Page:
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Using a cash flow statement to reconcile net income with change in cash. Created by Sal Khan.
Video transcript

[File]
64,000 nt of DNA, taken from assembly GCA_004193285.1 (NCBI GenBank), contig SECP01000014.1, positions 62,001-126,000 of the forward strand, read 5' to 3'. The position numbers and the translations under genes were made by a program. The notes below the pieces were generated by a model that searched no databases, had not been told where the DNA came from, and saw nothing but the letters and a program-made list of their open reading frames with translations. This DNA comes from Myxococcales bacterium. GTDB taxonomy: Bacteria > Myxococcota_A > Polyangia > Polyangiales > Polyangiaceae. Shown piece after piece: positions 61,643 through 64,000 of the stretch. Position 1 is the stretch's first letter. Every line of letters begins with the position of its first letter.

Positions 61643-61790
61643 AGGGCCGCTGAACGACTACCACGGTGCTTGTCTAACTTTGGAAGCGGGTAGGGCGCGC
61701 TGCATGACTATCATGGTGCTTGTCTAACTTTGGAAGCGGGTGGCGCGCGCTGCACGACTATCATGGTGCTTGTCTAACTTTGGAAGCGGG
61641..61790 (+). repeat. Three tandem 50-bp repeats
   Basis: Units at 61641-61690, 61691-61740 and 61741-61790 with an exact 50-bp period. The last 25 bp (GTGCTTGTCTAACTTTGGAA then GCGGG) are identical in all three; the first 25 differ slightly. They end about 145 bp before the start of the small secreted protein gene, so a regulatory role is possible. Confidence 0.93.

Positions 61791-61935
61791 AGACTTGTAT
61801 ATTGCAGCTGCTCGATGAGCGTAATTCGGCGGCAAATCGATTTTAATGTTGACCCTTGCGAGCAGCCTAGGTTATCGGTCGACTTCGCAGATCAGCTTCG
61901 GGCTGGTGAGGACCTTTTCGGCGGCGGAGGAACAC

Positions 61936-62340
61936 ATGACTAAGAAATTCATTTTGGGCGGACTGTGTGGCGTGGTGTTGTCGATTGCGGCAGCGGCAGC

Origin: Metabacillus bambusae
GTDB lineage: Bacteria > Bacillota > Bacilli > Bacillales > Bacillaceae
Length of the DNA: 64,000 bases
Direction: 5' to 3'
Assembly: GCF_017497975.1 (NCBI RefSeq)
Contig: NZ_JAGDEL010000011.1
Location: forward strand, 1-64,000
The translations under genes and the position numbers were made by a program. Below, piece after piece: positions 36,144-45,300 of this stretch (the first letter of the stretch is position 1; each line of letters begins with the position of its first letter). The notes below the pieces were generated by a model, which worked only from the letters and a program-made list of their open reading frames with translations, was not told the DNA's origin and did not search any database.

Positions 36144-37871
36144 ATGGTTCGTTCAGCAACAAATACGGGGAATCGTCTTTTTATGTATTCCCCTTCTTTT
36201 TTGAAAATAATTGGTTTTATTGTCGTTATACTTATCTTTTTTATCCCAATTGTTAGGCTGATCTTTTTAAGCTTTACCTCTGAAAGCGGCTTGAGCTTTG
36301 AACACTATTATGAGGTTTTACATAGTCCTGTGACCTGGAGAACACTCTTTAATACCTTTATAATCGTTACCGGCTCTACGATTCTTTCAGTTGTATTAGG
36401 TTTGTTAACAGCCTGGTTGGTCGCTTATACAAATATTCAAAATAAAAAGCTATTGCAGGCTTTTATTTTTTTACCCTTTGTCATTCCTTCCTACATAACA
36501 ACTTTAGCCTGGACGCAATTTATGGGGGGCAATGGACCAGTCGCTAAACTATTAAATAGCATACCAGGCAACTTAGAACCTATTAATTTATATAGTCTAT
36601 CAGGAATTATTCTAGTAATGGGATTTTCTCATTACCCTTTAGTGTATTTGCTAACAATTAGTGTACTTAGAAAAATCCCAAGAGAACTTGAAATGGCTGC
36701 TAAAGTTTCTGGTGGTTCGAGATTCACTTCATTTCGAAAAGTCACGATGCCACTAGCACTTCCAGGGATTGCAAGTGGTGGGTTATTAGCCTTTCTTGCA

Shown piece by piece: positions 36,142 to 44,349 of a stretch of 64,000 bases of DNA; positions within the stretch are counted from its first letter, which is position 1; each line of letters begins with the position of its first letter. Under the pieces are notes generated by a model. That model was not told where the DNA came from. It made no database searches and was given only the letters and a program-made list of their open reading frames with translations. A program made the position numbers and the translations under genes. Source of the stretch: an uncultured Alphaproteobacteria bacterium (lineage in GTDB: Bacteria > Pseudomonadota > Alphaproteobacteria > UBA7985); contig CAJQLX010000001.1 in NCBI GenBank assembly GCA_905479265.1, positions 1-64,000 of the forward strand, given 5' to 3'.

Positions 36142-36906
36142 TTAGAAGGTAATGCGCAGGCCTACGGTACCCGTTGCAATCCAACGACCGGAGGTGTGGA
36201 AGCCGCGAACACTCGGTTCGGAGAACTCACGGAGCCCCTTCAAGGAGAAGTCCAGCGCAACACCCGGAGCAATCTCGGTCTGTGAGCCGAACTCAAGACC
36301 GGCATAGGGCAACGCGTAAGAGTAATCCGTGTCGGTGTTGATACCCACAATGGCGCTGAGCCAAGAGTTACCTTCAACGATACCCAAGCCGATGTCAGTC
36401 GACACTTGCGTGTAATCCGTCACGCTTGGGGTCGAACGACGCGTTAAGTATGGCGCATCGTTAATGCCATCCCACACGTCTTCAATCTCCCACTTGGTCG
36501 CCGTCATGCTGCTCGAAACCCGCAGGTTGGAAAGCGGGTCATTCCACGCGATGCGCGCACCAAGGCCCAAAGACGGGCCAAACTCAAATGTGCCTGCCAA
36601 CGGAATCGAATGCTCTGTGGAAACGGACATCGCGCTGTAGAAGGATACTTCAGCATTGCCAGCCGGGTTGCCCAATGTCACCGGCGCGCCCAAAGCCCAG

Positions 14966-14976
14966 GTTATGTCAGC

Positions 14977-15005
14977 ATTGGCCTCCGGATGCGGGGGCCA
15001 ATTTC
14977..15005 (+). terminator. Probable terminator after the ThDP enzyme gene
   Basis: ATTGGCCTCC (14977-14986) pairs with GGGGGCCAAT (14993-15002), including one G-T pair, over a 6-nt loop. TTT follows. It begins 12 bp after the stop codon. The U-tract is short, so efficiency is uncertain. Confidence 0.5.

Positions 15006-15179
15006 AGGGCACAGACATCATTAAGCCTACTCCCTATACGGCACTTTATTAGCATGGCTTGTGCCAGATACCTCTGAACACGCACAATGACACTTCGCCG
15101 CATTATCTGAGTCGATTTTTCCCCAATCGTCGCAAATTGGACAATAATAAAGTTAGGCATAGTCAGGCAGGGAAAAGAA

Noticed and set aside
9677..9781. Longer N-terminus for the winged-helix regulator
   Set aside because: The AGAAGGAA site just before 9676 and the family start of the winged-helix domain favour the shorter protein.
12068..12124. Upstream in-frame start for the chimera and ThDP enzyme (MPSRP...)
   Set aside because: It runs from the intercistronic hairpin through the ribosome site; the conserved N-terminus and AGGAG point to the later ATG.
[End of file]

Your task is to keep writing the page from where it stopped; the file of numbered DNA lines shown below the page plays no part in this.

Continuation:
In the last video, using the accrual basis for accounting, we had $200 of income in month two. But over that same month, we saw that we went from having $100 in cash to having negative $100 in cash. So we actually lost $200 in cash. So how can we reconcile the fact that it looks like we made $200 in income, but we lost $200 in cash? And that reconciliation is going to be done with the cash flow statement. So most cash flow statements-- so I'm going to do a cash flow statement right over here-- so they'll start with your net income. Or actually, they'll start with the cash that you started out with. So they take you from this cash balance to that cash balance. So they'll say something like starting cash. Starting cash we know is at $100. And then they'll say, well, in the most naive interpretation of things, your net income in theory should be cash you're getting or at least it's some type of profit. You're getting some assets in the door. Or at least you're counting as if you're getting some assets in the door. So then you have your net income during the period. And here we'll literally just take whatever's reported from the income statement. So over there, we get $200 net income. And now, we have to do the reconciliation part. Because if this was all cash that you were getting, then you should have $300 in cash at the end of the period, which we clearly don't have. So we have to reconcile by looking at the changes in different things on the balance sheets. Over here, we have a net change in accounts receivable. So we have an increase in accounts receivable. So I'll call it AR Increase, AR short for accounts receivable just to save some space. So let's just think about it. When you have an increase in accounts receivable, you're letting people owe you money. You're letting people owe you $400. If you didn't let them owe you, that would have been cash. So you're kind of pushing back the time that you're getting cash. This is $400 that you didn't get that maybe you could have gotten if you didn't allow this person to delay when they paid you. So an increase in accounts receivables is actually less cash than you would have otherwise gotten. So this is negative $400 for your cash flow. And we had no other changes. I don't even address accounts payable here. That's essentially pushing back owing people, paying other people, paying your vendors money. But I don't even address that in the previous example. No other changes in our liabilities. So this is the only adjustment we make. And so if we do this-- and sometimes this will be called a use of cash or a subtraction from or there's different ways it can be phrased in different contexts-- but over here, you'll have your net cash from operations, cash from operations. I'll just say ops. And over here, you can see, when you add it all, just the cash from operations, $200 minus $400. So I'm just adding this part right over here. You have negative $200. And so your starting cash is $100. You have negative $200 cash from operations. And this is what you would have also gotten if you had done cash accounting. You would have had negative $200 cash from operations. And then if you start with $100, you use $200 in cash, your ending cash will be negative $100. So this little thing that I just created here, this little reconciliation between the positive $200 in income and the negative $200 of cash, and showing how we got from this starting point in cash to this ending point, this is a cash flow statement. So you now know the three major financial statements.